Ventilation Standards at Work
A version of this article appears in the November/December 2005 issue of Home Energy Magazine.
November 01, 2005
There was a time when it seemed unlikely that Wisconsin housing could be too tight, but times have changed.
After a full-scale review of our weatherization measures in 2004,Wisconsin decided to implement some changes. In July 2005,Wisconsin’s Home Energy Plus Weatherization program began to move away from a building tightness guideline to a ventilation standard in evaluating its weatherization efforts.This change in our procedures has really been a change of mind-set. For almost 20 years,Wisconsin had used calculations based loosely on ASHRAE standards to set tightness limitations for weatherized homes. In practical terms, these tightness limitations didn’t give us enough flexibility to deal with the buildings and with our customers. Some houses that were below the guidelines before weatherization got virtually no sealing work—even when it was needed to maintain the intended air barrier between the house and the outside. Other houses with high occupancy rates needed help to ensure that there was enough fresh air to go around. The weatherization program in Wisconsin had long recognized and addressed the problem of backdrafting appliances in tighter homes. But tight homes also pose other indoor air problems— primarily moisture and pollutants. These problems led ...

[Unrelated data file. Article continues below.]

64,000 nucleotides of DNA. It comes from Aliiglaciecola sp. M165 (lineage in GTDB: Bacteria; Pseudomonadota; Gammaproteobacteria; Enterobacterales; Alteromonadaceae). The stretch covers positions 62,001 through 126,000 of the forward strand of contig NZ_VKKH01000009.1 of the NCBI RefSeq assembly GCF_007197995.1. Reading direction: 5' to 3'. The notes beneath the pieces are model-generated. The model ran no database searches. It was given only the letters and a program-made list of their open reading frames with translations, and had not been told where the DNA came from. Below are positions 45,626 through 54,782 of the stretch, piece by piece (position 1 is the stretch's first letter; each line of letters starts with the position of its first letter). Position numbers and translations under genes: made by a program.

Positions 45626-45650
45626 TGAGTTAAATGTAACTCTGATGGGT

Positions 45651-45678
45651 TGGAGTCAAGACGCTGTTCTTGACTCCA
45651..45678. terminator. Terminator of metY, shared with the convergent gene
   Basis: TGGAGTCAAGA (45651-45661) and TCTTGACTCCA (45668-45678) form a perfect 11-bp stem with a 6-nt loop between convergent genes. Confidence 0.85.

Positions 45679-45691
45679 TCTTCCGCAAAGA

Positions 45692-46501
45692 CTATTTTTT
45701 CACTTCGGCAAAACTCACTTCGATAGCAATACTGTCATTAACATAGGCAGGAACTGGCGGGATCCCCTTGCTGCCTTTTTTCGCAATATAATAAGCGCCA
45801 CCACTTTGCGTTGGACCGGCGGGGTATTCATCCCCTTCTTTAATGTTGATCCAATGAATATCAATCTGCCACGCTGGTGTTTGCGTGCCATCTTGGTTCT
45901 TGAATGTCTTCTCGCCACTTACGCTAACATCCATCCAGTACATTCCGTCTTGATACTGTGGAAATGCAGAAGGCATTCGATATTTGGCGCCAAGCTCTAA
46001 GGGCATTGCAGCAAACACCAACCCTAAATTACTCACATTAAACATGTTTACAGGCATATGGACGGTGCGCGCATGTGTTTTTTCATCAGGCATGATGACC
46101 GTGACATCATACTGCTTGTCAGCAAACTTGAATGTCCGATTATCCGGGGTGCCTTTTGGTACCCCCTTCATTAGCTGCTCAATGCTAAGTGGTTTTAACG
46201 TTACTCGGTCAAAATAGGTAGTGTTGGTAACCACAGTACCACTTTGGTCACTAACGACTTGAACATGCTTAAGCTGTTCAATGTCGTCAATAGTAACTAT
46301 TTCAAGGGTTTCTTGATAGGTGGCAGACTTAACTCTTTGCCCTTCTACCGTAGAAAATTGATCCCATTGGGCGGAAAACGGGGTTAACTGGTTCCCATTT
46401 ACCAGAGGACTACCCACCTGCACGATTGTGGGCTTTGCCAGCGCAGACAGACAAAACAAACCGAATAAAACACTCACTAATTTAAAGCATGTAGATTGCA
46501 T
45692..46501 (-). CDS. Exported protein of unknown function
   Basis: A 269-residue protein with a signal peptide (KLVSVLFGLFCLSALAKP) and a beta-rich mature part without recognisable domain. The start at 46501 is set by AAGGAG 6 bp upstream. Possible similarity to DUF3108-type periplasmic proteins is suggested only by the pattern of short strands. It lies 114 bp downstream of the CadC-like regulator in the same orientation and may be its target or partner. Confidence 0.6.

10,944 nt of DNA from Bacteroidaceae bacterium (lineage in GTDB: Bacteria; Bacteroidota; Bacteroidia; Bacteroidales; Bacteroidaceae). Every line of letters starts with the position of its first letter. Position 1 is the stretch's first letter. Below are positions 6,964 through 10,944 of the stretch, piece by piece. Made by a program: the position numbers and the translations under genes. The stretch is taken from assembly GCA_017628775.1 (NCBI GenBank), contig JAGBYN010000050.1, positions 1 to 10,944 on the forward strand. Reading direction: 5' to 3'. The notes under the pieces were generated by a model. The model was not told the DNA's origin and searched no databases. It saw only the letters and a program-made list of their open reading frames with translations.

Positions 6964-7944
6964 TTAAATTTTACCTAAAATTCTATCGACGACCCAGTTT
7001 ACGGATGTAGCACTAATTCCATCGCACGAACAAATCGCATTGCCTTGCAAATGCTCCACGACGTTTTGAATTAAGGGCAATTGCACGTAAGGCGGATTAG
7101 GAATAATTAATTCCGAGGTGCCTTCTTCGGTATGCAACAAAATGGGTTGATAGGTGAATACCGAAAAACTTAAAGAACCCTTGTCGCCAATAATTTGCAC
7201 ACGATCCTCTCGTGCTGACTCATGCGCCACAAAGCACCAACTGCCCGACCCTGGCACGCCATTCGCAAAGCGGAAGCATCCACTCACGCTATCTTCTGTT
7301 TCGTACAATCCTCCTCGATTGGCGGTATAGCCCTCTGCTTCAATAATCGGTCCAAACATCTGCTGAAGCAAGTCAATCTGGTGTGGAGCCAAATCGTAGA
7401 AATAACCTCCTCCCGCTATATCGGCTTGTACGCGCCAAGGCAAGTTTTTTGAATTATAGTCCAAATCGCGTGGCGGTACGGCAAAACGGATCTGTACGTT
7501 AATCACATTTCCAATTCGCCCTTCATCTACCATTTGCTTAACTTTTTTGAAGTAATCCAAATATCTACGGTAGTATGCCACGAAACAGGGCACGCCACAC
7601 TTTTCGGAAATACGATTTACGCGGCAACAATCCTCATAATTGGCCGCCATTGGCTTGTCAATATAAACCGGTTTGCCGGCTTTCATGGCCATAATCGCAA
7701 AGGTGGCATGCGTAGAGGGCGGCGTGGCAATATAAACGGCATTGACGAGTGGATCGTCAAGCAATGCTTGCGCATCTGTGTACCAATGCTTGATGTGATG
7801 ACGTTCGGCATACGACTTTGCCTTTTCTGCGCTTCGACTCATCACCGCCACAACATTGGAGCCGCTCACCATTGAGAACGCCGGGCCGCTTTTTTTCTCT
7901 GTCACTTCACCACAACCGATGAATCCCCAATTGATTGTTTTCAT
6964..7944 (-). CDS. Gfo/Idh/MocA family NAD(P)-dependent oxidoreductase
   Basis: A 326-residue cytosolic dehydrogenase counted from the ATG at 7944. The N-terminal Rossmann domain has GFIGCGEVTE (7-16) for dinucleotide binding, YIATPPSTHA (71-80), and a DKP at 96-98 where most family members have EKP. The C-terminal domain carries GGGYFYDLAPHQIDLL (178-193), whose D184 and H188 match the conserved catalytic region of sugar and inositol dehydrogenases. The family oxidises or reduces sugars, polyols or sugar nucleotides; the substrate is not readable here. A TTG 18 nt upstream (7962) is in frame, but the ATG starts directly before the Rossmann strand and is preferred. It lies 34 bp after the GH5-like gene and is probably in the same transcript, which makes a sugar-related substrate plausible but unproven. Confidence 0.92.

To read complete online articles, you need to sign up for an Online Subscription.
Once an order has been placed there is an automatic $10 processing fee that will be deducted with any cancellation.
The Home Energy Online articles are for personal use only and may not be printed for distribution. For permission to reprint, please send an e-mail to email@example.com.